HH 666: Carina Dust Pillar with Jet
To some, it may look like a beehive harboring an evil bee. In reality, the featured Hubble image captures a cosmic pillar of dust, two-light years long, inside of which is Herbig-Haro 666 -- a young star emitting powerful jets. The structure lies within one of our galaxy's largest star forming regions, the Carina Nebula, shining in southern skies at a distance of about 7,500 light-years. The pillar's layered outline are shaped by the winds and radiation of Carina's young, hot, massive stars, some of which are still forming inside the nebula. A dust-penetrating view in infrared light better shows the two, narrow, energetic jets blasting outward from a still hidden infant star. Open Science: Browse 1,500+ codes in the Astrophysics Source Code Library
A Horizon with Blue and Red
What's happening on the horizon? The horizon itself, past a spinach field in Guatemala, shows not only trees but a large volcano: the Volcán de Fuego (Volcano of Fire). The red glow at the top of the volcano is hot lava. But your eye may also be drawn to the blue circle above the horizon on the left. This circle surrounds the Moon and, together with other colors, is called a corona. A corona is caused by diffraction of light -- here moonlight -- by small water droplets in the Earth's intervening atmosphere. A break in the clouds on the right shows stars and even the planet Saturn far beyond the volcano. Although Volcán de Fuego frequently undergoes low-level activity, the astrophotographer considered himself lucky to capture the scene just during an explosive eruption in late September. Follow APOD on: Facebook, Google Plus, Instagram, or Twitter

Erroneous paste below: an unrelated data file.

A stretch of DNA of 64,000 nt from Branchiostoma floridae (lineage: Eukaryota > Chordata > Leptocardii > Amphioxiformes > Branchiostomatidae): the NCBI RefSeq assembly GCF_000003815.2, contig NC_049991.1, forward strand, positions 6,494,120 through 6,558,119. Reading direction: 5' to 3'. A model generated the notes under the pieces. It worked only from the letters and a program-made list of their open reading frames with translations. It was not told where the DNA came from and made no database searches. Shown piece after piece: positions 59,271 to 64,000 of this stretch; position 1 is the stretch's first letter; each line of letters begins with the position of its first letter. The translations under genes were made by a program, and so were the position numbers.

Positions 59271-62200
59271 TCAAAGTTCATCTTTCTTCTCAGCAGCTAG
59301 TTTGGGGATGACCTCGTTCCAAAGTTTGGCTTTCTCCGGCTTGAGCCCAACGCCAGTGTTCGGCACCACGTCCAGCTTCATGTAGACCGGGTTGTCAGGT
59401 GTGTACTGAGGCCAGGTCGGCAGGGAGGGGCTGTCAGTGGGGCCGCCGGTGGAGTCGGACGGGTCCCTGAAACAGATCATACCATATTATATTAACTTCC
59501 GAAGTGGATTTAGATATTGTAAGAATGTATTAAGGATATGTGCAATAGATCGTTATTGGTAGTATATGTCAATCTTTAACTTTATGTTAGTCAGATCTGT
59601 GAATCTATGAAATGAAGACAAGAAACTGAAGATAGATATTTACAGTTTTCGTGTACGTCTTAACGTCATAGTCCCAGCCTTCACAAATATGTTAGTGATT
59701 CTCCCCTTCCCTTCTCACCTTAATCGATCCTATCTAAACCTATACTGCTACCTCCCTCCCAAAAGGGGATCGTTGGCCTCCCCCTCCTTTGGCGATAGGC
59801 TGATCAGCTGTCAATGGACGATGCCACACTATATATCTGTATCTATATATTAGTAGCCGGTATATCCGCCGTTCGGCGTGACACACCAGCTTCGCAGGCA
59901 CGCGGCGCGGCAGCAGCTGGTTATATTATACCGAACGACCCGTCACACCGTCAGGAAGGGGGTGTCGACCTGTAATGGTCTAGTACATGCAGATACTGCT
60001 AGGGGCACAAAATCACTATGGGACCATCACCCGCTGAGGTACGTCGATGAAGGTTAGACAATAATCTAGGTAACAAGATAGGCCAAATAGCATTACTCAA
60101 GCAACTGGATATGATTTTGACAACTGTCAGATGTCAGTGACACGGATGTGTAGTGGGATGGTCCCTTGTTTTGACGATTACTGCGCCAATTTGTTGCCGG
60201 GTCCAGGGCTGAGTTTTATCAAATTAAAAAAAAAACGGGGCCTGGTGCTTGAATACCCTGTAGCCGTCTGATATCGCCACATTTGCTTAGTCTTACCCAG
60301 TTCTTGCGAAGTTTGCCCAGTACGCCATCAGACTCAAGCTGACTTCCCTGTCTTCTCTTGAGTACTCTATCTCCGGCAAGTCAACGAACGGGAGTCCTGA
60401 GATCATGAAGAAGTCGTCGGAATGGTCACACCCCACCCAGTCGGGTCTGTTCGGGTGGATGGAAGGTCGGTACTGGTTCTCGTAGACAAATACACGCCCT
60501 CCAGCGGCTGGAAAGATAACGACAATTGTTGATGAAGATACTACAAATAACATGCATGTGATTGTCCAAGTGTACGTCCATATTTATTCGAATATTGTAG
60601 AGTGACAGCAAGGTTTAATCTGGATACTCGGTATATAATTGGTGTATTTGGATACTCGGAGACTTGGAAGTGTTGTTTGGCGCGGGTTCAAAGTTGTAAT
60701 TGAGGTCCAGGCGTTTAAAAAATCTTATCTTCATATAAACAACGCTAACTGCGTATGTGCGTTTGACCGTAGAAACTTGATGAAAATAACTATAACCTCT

Earth and Moon
On rare occasions, the Earth and Moon are photographed together. One of most spectacular times this occurred was 25 years ago this month when the Jupiter-bound Galileo spacecraft zoomed past our home planetary system. Then, robotic Galileo watched from about 15-times the Earth-Moon separation as our only natural satellite glided past our home world. The featured video combines 52 historic color-enhanced images. Although our Moon may appear small next to the Earth, no other planet in our Solar System has a satellite so comparable in size . The Sun, far off to the right, illuminated about half of each sphere, and shows the spinning Earth's white clouds, blue oceans, and tan continents. Tonight, a nearly full Oak supermoon will be visible from all of Earth from sunset to sunrise. Gallery: Supermoon 2017 Free APOD Lectures: January 5 in NYC & January 9 in DC